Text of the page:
Social media's easy accessibility makes it susceptible to being used irresponsibly. It has taken over the lives of many just as fast as social networking services thinking of newer ways for people to share their lives and experiences. Even business establishments and organizations have a place in social media to reach their customers and followers better.

One of the more recent developments in Facebook comes in the form of Facebook Live where anyone can post live videos for their peers or patrons can see. However, just like other forms of social media, it is also vulnerable to abuse by using the service for a purpose that it wasn't meant for.

"Live" Videos That Aren't Live

As pointed out by John Constine of TechCrunch, there are a number of videos on Facebook Live that aren't really live. A specific example he gave was UNILAD's Facebook Live video of a spacewalk on the International Space Station in October, garnering over 19 million views. So what was the problem with the said video? It wasn't a live video, as it was apparently old footage from Russian cosmonauts in 2013. The page still has not taken down the video despite confirmation that it was, indeed, fake but their following continues to grow.

Another form of taking advantage that took over Facebook Live were countdowns and polls. Many of these cropped up before Christmas and New Year, and most of these "live" videos were just clocks counting down to a particular event. They were not live, but pre-recorded and posted for hours, again, for viewership, followers and likes.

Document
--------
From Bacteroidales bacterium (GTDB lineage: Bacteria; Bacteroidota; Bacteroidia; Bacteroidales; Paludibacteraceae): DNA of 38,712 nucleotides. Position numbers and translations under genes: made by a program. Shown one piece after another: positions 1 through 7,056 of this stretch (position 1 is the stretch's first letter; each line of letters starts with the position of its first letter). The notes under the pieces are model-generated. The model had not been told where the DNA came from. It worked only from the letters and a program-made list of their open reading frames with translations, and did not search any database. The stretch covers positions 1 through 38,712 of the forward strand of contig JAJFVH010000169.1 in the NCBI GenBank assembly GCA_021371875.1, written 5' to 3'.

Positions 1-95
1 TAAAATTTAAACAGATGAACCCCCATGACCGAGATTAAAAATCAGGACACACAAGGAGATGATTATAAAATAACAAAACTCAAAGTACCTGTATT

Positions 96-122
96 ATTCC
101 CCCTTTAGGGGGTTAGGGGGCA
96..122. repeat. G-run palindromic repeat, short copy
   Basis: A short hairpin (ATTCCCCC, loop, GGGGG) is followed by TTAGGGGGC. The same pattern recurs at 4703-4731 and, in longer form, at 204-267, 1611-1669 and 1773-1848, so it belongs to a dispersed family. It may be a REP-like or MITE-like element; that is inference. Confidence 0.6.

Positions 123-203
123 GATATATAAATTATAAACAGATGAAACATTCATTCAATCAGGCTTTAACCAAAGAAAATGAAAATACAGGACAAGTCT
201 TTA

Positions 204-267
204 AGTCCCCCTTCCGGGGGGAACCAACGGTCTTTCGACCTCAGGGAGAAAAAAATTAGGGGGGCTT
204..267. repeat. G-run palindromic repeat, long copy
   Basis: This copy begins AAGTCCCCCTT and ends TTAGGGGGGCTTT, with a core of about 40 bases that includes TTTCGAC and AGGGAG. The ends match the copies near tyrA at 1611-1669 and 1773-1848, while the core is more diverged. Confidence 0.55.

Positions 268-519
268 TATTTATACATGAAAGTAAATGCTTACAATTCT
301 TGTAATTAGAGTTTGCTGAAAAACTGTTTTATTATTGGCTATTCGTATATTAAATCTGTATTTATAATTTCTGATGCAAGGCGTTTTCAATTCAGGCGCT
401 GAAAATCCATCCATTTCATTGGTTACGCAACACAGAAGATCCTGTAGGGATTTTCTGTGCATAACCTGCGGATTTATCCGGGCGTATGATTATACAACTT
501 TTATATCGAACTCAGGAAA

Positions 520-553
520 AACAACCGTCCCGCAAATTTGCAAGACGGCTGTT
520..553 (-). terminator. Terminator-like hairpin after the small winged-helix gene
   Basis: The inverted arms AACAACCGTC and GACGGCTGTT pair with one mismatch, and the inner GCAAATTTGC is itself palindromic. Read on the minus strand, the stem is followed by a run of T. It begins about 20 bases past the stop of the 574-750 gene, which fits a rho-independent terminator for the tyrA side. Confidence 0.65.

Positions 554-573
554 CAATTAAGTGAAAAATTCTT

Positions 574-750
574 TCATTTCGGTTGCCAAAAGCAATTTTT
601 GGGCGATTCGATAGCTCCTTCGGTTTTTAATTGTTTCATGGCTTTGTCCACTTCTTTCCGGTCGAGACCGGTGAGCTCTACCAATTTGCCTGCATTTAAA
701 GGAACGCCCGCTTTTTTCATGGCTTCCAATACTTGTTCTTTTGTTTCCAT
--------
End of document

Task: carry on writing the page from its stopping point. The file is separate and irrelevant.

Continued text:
"These fake videos are clearly designed to dupe the public and rack up views," says Constine. Above are just examples of false social media publishing for the sake of viewership and following. Further, these are not monitored nor reprimanded in any way.

Is There Real Danger In Posting Fake Live Videos?

The dissemination of fake information has been a problem on Facebook long before Facebook Live came along. One can see how easily wrong information can spread through social media since all it entails is one simple click to share the wrong information. Particularly problematic for Facebook was the spread of fake health articles that spread misleading information to people all over the globe.

From President Obama signing an order to ban the Pledge of Allegiance in Schools to Pope Francis endorsing Donald Trump, fake news is scattered all over the social media site. This hurts Facebook's reputation so much so that they have announced plans to tackle the issue despite their claims that 99 percent of their content is genuine.

So what is the connection? Facebook Live has only been around for a while and yet it has already been used to send misleading information for the sake of likes and followers. There is no telling how else it can be used in the future for other purposes.


In his article, Constine listed a number of suggestions that he thinks can potentially give Facebook a chance to control the abuse of Facebook Live. In the list are a number of recommendations for stricter guidelines such as requiring anyone posting pre-recorded videos on Facebook Live to place a disclaimer of the actual time the video was shot. Further, should they adopt the stricter guidelines, his other suggestions focus more on giving Facebook an opportunity to punish publishers who will disregard them, such as decreased visibility or the revocation of their ability to use the service.

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